My sheep LOVE  eating docks and munch them back to the stalks.  My land was rampant with thistles and docks I lost the cow when I first got the land (she was a small Jersey and the weeds were much taller) and I have never sprayed just grazed, mown for hay and topped.  The also love wilted nettles after they have been cut.

All the best
Sue
To follow my travel journal see http://www.theworldismylobster.org.uk

For lots of info about Marans and how to breed and look after them see www.darkbrowneggs.info

shep53

  • Joined Jan 2011
  • Dumfries & Galloway
Re: Grazon
« Reply #4 on: May 21, 2011, 12:58:46 pm »
Sometimes the addition of a wetter can help the product stick to leaves or an acid cutter to break down tough outer fibres

egglady

  • Joined Jun 2009
Re: Grazon
« Reply #5 on: May 21, 2011, 03:55:29 pm »
yah, my sheep also love docks and i have just moved them onto the horses area as we are overrun with them there.  the sheep will have them down in no time at all.  much better than spraying.

and thanks for the thistle tip.  mine dont eat the thistles but i'll go out and cut them down first chance i get and see if they eat them as well.  much easier and quicker pasture management techniques :) fab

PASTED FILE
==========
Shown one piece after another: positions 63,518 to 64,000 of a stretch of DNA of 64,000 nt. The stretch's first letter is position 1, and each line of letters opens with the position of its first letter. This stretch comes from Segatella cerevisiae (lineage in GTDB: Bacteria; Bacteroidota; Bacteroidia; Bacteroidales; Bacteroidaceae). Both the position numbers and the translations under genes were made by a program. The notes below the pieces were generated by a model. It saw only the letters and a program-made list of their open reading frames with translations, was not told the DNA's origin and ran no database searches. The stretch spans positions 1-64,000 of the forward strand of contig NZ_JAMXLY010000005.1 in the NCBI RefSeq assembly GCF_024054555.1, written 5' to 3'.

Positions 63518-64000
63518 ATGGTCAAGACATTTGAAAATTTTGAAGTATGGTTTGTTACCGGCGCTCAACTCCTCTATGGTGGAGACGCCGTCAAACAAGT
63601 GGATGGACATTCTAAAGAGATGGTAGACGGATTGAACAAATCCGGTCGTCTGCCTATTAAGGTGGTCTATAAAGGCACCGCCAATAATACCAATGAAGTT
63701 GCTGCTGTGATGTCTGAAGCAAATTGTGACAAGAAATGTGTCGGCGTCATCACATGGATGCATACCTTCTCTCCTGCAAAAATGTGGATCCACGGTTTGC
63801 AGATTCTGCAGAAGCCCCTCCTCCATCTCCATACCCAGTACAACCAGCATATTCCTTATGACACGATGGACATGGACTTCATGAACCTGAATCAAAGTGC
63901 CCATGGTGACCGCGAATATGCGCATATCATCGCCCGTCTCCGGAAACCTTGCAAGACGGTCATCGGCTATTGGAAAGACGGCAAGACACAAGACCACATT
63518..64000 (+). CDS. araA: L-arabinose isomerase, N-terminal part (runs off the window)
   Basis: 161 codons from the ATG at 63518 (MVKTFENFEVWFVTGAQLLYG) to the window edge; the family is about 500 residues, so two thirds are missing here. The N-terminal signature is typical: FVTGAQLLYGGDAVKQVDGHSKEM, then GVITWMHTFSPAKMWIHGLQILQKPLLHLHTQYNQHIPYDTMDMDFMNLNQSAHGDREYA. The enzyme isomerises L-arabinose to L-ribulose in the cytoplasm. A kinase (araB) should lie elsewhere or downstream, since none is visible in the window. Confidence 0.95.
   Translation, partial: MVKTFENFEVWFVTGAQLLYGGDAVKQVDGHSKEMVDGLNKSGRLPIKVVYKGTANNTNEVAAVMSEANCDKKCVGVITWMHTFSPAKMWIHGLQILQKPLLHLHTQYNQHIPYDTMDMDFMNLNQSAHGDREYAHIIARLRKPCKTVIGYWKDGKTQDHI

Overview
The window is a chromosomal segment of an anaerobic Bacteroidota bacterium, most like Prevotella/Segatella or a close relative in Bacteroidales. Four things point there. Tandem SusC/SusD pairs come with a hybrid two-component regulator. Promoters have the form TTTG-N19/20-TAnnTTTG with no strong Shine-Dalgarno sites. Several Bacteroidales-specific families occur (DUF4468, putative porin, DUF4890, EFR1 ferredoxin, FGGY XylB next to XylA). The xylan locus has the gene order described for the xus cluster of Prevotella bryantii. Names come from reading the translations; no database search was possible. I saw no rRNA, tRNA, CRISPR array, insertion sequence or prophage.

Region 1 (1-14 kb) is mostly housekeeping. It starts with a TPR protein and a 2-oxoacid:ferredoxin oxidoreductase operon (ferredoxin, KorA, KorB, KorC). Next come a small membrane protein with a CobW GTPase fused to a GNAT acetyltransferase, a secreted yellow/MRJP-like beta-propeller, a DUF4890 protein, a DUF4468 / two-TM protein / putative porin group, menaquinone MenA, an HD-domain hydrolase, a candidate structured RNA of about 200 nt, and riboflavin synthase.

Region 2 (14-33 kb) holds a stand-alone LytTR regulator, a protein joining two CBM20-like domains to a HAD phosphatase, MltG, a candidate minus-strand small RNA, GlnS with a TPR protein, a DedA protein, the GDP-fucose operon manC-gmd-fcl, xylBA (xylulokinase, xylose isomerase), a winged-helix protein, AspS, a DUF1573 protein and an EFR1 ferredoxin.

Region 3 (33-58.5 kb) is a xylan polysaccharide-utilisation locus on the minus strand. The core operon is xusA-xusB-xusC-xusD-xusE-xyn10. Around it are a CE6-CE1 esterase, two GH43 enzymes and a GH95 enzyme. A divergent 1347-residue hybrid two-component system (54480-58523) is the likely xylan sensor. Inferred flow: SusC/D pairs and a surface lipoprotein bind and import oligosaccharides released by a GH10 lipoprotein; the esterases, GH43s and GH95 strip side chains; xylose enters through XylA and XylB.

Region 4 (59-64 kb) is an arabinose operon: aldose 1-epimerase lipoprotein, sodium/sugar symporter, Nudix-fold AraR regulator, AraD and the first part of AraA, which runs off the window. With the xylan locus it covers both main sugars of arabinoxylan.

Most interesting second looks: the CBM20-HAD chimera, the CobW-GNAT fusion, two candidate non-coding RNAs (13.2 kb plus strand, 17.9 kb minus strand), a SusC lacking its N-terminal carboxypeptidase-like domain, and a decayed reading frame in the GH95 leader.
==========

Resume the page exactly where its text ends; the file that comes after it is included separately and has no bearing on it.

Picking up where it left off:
shearling

  • Joined Mar 2011
Re: Grazon
« Reply #6 on: May 21, 2011, 05:58:28 pm »
Sadly :( mine are not interested in docks or thistles or nettles. We try to keep all of these of the outskirts of the field for the wildlife, but topping has not worked this year and we have less than 1/4 of our field supporting the sheep. I did a previous thread about the best way to get a hold if the situation and Grazon was agreed as the only sensible solution this time. The previous folk did not keep them under control and a field of docks and thistles will not sustain my flock which is why we reverted to killing weeds - not where we wanted to go at all. We even considered getting goats or a flame thrower!!

darkbrowneggs

  • Joined Aug 2010
    • The World is My Lobster
Re: Grazon
« Reply #7 on: May 21, 2011, 06:02:45 pm »